Even those working in the security sector seem to confuse entrance control and access control, but Tony Smith says they're not the same.
Entrance control versus access control - what's the difference?
If you're responsible for security at your organisation you should know the answer to this question. But don't worry if you don't. Even those working in the security industry often incorrectly use these two terms interchangeably.
Even Google - if you search for 'entrance control' and 'access control' - returns pretty much the same results. But there are differences between the two that should be understood before you start looking for a security system to monitor and control who passes in and out of your building. The two are different but working in tandem they optimise security.
Access control: discriminating authentication
Access control is a broad term used to describe a system that identifies and authenticates users' credentials and determines whether or not to grant them permission to enter.
It's important to mention that we're only discussing physical access control here; systems that regulate who can access restricted areas - buildings, rooms and other assets.
Access control is a discriminating authentication process and comprises the software or hardware that defines the criteria for acceptance or denial of an individual.
Entrance control - such as security turnstiles - takes the output of that validation and has the capability to see whether that criteria is being adhered to and to respond accordingly.
Entrance control: keeping people honest
If access control verifies authorised people using their credentials - face, fingerprints, PIN number, fob, key card - and decides whether or not they are permitted access, entrance control is the system that enforces that decision by either opening to allow users to cross a threshold or remaining closed to bar entry and raise an alarm.
But some entrance control systems don't feature a physical barrier. For example, our Fastlane Optical turnstiles don't physically block an unauthorised person from passing through but do raise an alarm when someone fails to present valid credentials, alerting security staff that a breach has occurred.
These types of turnstiles are suited to environments that just need to delineate between the public and secure side of an entrance, with less need to physically deny unauthorised users entering.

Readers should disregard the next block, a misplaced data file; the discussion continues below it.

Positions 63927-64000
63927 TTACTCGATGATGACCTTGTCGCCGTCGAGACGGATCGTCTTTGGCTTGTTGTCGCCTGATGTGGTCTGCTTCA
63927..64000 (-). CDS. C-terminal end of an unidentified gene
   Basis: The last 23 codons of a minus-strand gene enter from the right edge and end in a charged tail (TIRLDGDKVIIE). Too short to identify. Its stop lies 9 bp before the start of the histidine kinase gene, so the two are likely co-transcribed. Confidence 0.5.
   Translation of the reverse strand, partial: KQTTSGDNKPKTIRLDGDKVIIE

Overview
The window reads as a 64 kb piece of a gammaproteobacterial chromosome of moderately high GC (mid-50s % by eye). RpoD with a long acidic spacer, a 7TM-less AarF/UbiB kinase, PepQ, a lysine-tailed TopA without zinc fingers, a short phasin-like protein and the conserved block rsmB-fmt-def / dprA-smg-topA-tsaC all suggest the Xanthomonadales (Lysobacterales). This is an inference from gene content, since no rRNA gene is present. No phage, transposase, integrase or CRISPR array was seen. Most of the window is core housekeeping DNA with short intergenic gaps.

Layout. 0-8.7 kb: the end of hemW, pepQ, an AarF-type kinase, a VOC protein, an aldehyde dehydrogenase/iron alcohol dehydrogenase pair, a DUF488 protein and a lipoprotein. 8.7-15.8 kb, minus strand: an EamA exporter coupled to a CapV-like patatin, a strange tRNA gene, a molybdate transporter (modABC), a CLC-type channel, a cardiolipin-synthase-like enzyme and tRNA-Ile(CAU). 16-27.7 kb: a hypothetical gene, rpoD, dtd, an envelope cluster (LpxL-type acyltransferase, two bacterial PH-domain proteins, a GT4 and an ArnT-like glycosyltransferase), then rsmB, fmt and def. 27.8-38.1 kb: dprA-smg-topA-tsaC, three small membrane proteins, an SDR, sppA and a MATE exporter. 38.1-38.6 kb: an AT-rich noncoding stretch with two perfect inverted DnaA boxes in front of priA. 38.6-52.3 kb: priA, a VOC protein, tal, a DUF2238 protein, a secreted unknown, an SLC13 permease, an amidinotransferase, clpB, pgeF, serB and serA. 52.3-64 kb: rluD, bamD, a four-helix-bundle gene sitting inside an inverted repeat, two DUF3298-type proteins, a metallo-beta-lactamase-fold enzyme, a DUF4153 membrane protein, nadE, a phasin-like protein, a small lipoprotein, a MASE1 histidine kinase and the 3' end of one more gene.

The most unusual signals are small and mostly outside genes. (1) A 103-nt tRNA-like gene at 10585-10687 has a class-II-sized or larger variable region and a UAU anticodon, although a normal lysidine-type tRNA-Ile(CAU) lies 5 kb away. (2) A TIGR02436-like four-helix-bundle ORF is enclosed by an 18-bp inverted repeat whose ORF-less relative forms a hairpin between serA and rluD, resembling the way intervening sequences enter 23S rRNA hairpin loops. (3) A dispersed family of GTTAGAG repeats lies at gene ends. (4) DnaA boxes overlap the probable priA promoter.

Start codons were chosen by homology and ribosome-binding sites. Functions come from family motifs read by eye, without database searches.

It's also possible to capture video footage of any incidents, allowing security staff to identify users failing to abide by the access control system's rules, and using the footage to decide on the appropriate response. It could be a staff member failing to show his card before passing through, in which case he can be reminded of protocol. Or it could be an unidentified person who must be escorted from the premises.
Entrance control and access control in harmony
For optimum security, access control and entrance control should work together, with the entrance control system enhancing the use of the access control system, making it more efficient and better value for money. Consider the following when aligning these two systems:
- Understand the value of what you're protecting and the risks associated with an intruder gaining access to determine the security level required. Do you need to physically deter unauthorised access attempts, or just monitor the flow of people into/out of the building
- Don't dismiss an option based on the price alone. When looking at the cost of your entrance security system, consider also energy efficiency, maintenance requirements, reliability and warranty.
- Consider what other functions you might need your system to perform. As well as stopping unauthorised access, integrated entrance and access control systems can connect existing disparate technologies and deliver time and space efficiencies. Do you require a lift destination control to alert users to the lift they should use or perhaps you wish to connect CCTV or other building management systems?
Tony Smith is major accounts and marketing manager at turnstile manufacturer Integrated Design Ltd